The ʻāhinahina, or Haleakalā silversword (Argyroxiphium sandwicensis ssp. macrocephalum) is an important part of the biocultural landscape of Haleakalā. It is endemic to the summit of Haleakalā, and the predominant plant species of alpine aeolian cinder desert. Adaptations such as fuzzy silver hairs, deep-set rosettes, and condensed gelatinous leaves make the ʻāhinahina extremely drought, sun, and cold-tolerant, allowing them to survive the harsh alpine environmnet of the Haeakalā summit (Carlquist 1980).
As one of the few plants dominant in the alpine landscape of Haleakalā summit, ʻāhinahina provide food and shelter for native insects and arthropods. They are also counterparts of native pollinators such as the yellow-faced bee (Hylaeus anthracinus).
ʻĀhinahina are large, charismatic rosette plants, and an iconic endemic species of Haleakalā National Park. Visitors from around the world come to see ʻāhinahina in bloom, when they send up a spectacular flowering spike in mid-summer and then die once they set seed.
ʻĀhinahina were once used in lei making (Prasad and Tomonari-Tuggle 2008). David Douglas wrote in his 1914 journal that on Mauna Kea, the silverswords "were so common that the dry leaves and stems were used as fuel for campfires (Cuddihy and Stone 1990, Douglas 1914)".
Carlquist, S., & Janish, J. R. (1980). Hawaii, a natural history: Geology, climate, native flora and fauna above the shoreline(2nd ed.). Lawai, Kauai: Pacific Tropical Botanical Garden.
Cuddihy, L. W., & Stone, C. P. (1990). Alteration of native Hawaiian vegetation. University of Hawaii Cooperative National Park Study Unit.
Kobayashi, H. K. (1973). Ecology of the silversword, Argyroxiphium sandwicense DC. (Compositae),
Haleakala Crater, Hawaii (PhD dissertation). University of Hawaii, Honolulu.
Krushelnycky PD (2014) Evaluating the Interacting Influences of Pollination, Seed Predation, Invasive Species and Isolation on Reproductive Success in a Threatened Alpine Plant. PLoS ONE 9(2): e88948. https://doi.org/10.1371/journal.pone.0088948
Krushelncyky, P.D., Loope, L., Fortini, L., Felts, J., Drake, D., Starr, F., Starr, K., Giambelluca, T., Brown, M. (2016). Understanding how climate change is affecting Hawaii’s high-elevation ecosystems: an assessment of the long-term viability of Haleakala silverswords and associated biological communities. Pacific Islands Climate Change Center Final Report, Agreement number F12AP00802.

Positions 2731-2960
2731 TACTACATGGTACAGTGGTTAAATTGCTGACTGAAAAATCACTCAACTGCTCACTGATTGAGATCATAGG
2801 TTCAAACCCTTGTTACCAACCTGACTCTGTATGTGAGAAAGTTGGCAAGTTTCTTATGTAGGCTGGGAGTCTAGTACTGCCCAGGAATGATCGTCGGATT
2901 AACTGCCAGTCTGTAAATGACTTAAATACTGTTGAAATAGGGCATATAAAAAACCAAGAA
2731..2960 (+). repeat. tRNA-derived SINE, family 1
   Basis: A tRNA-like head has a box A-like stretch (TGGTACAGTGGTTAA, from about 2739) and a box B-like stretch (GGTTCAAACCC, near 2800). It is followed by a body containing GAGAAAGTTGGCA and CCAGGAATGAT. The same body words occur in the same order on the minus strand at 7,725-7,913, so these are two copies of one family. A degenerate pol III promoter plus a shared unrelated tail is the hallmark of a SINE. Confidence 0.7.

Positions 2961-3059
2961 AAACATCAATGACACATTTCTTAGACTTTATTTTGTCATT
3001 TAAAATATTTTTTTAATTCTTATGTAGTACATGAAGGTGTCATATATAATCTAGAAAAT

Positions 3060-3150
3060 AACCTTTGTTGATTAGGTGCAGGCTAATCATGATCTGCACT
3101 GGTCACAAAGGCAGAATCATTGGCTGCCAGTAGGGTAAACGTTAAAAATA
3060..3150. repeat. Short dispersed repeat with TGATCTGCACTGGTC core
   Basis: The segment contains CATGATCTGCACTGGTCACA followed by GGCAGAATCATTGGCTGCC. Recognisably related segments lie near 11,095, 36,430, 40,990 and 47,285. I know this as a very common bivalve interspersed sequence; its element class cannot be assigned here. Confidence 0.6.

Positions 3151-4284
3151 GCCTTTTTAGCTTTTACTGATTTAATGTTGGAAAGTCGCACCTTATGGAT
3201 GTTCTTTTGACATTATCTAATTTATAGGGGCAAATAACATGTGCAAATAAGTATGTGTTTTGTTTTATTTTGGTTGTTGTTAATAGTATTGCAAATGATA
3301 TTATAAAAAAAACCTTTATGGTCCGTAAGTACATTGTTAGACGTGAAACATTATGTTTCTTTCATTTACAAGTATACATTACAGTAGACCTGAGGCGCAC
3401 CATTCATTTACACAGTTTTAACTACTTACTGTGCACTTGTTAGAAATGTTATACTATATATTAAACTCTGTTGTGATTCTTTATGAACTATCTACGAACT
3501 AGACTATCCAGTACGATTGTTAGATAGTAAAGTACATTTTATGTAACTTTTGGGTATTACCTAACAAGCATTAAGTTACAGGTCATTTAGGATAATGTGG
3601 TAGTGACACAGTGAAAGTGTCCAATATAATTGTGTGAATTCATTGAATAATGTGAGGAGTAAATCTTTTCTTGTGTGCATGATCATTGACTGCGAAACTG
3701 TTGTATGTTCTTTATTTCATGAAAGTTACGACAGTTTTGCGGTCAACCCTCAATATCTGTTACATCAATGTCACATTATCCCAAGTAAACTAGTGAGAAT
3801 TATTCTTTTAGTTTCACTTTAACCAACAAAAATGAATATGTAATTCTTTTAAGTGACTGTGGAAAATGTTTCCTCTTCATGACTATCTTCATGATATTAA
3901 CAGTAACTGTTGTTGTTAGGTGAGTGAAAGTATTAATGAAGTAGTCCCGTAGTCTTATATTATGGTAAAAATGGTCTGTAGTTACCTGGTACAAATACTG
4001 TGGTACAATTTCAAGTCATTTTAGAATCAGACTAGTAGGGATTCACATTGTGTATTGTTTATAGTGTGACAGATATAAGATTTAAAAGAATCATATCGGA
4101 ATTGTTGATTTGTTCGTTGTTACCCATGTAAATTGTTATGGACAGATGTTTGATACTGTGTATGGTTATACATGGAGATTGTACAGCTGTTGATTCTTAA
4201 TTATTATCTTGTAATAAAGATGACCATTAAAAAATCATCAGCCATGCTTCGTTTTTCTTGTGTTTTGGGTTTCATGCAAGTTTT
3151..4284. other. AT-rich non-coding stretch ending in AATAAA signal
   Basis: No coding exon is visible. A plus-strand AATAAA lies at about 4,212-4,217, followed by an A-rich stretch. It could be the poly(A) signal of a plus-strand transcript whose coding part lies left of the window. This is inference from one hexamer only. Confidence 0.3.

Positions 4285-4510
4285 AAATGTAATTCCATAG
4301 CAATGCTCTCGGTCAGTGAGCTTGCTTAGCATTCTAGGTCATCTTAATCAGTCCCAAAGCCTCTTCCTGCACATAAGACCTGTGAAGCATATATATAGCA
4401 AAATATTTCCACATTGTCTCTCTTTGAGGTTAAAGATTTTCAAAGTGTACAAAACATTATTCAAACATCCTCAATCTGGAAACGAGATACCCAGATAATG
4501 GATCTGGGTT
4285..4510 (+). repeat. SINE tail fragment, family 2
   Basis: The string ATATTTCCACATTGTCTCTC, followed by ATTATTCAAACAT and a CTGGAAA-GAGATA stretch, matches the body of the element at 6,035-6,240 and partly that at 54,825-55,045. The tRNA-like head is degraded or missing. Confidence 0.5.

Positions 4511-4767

Krushelnycky, P. D., Loope, L. L., Giambelluca, T. W., Starr, F., Starr, K., Drake, D. R., ... & Robichaux, R. H. (2013). Climate‐associated population declines reverse recovery and threaten future of an iconic high‐elevation plant. Global Change Biology, 19(3), 911-922.
Krushelnycky, P.D., W. Haines, L. Loope and E. Van Gelder. 2011. The Haleakala Argentine ant project: a synthesis of past research and prospects for the future. Pacific Cooperative Studies Unit Technical Report 173. University of Hawai‘i at Mānoa, Department of Botany. Honolulu, HI. 127 pp.
Pérez, F. L. (2009). The role of tephra covers on soil moisture conservation at Haleakala's crater (Maui, Hawai'i). Catena, 76(3), 191-205.
Francisco L. Pérez (2014): Spatial aggregation patterns and population
structure of the Haleakalā silversword (Argyroxiphium sandwicense DC. subsp. macrocephalum), Maui, Hawai’i, Physical Geography, DOI: 10.1080/02723646.2014.976466
Prasad and Tomonari-Tuggle 2008 "An Ethnographic Overview and Study of the Cultural Impacts of Commercial Air Tours over Haleakala National Park" 2008, prepared by International Archaeological Research Institute, Inc
Prior to Western contact and the introduction of feral goats, ʻāhinahina “dotted the entire summit area and many of the cinder cones within the crater” (Carlquist 1980). However, numerous threats have reduced the population of this species. Feral goats and pigs, which preferentially eat native plants over non-native plants, decimated ʻāhinahina populations. Additionally, cattle driven through the crater grazed on silverswords. Historically, ʻāhinahina were harvested for lei, floats, pack stock feed, rolled into the crater, and taken home as souvenirs.
Haleakalā National Park was established in 1916 as part of Hawaiʻi National Park to protect and preserve natural and cultural resources, particularly the ʻāhinahina, for the education and enjoyment of future generations. Starting in 1971, Haleakalā National began fencing the summit area of the park and controlling goats. The summit area has been virutually goat-free since the early 1990s, allowing āhinahina and other native vegetation to recover. Feral animal management crews continue to control incursions and maintain fences.
While harvesting silverswords is no longer allowed, off-trail visitor traffic can trample shallow, sensitive ʻāhinahina roots and kill plants (Kobayashi 1973). A strict “Stay on Trail” park policy has largely curbed this threat.
Despite management interventions that have increased silversword populations through protection from feral ungulates and human use, decadal surveys since 1991 have indicated ʻāhinahina population declines, particularly at lower elevations (Krushelnycky et al. 2013). Drought stress due to warmer, drier, less cloud coverage has led to increasing levels of lethal water stress at lower elevations (Krushelnycky et al. 2014).